Harnessing the Immune System to Fight Cancer
In the NY Times Denise Grady has an optimistic report on the fight against cancer:
Steve Cara expected to sail through the routine medical tests required to increase his life insurance in October 2014. But the results were devastating. He had lung cancer, at age 53. It had begun to spread, and doctors told him it was inoperable.
A few years ago, they would have suggested chemotherapy. Instead, his oncologist, Dr. Matthew D. Hellmann of Memorial Sloan Kettering Cancer Center in New York, recommended an experimental treatment: immunotherapy. Rather than attacking the cancer directly, as chemo does, immunotherapy tries to rally the patient’s own immune system to fight the disease.
Uncertain, Mr. Cara sought a second opinion. A doctor at another major hospital read his scans and pathology report, then asked what Dr. Hellmann had advised. When the doctor heard the answer, Mr. Cara recalled, “he closed up the folder, handed it back to me and said, ‘Run back there as fast as you can.’”
Many others are racing down the same path. Harnessing the immune system to fight cancer, long a medical dream, is becoming a reality. Remarkable stories of tumors melting away and terminal illnesses going into remissions that last years — backed by solid data — have led to an explosion of interest and billions of dollars of investments in the rapidly growing field of immunotherapy. Pharmaceutical companies, philanthropists and the federal government’s “cancer moonshot” program are pouring money into developing treatments. Medical conferences on the topic are packed.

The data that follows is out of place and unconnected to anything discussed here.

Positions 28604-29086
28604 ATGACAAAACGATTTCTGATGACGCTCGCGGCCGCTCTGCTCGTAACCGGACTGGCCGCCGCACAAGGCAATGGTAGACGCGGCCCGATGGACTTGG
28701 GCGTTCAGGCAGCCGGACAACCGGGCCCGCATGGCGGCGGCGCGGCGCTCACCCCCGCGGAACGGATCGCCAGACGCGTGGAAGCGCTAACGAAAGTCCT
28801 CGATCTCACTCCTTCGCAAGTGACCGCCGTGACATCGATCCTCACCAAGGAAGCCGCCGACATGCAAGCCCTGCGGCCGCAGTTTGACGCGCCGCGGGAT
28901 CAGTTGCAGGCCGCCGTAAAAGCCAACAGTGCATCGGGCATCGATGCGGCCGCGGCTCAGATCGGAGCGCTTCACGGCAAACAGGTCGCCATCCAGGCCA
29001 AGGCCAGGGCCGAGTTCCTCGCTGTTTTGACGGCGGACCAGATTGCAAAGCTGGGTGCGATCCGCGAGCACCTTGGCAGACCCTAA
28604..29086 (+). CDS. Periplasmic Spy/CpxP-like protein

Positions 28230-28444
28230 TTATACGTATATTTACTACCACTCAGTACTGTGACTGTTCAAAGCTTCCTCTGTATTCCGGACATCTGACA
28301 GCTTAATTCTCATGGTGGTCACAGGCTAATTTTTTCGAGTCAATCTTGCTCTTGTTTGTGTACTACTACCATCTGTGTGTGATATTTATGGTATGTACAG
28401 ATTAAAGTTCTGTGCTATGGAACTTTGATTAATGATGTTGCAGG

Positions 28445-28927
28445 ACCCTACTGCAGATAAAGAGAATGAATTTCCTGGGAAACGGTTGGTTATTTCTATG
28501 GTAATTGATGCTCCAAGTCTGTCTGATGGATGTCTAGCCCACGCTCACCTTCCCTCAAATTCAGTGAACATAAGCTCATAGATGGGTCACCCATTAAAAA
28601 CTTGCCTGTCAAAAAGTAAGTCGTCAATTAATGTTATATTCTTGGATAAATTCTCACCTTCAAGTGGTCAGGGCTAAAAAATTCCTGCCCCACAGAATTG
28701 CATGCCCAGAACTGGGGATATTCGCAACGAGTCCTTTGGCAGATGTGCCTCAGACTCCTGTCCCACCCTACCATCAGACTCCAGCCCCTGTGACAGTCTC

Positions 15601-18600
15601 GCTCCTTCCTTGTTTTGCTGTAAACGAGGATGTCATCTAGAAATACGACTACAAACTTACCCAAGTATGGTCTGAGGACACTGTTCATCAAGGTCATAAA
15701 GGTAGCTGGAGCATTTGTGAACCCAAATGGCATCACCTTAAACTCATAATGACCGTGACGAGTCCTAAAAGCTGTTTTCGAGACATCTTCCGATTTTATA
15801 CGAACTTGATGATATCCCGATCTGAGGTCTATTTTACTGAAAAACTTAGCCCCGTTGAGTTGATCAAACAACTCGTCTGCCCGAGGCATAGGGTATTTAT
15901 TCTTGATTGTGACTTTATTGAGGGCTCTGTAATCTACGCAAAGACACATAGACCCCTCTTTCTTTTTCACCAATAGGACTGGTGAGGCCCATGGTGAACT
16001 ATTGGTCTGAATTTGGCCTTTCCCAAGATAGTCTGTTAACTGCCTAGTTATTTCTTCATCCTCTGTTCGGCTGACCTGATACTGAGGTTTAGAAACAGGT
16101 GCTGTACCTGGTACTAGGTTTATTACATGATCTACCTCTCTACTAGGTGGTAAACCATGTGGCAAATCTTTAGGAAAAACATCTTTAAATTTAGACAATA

All this has brought new optimism to cancer doctors — a sense that they have begun tapping into a force of nature, the medical equivalent of splitting the atom.
“This is a fundamental change in the way that we think about cancer therapy,” said Dr. Jedd Wolchok, chief of melanoma and immunotherapeutics services at Memorial Sloan Kettering.
Hundreds of clinical trials involving immunotherapy, alone or combined with other treatments, are underway for nearly every type of cancer. “People are asking, waiting, pleading to get into these trials,” said Dr. Arlene Siefker-Radtke, an oncologist at the University of Texas M.D. Anderson Cancer Center in Houston, who specializes in bladder cancer.
The immune system — a network of cells, tissues and biochemicals that they secrete — defends the body against viruses, bacteria and other invaders. But cancer often finds ways to hide from the immune system or block its ability to fight. Immunotherapy tries to help the immune system recognize cancer as a threat, and attack it.
Doctors tried a primitive version of immunotherapy against cancer more than 100 years ago. It sometimes worked remarkably well, but often did not, and they did not understand why. Eventually, radiation and chemotherapy eclipsed it.
Researchers are now focused on two promising types of immunotherapy. One . . .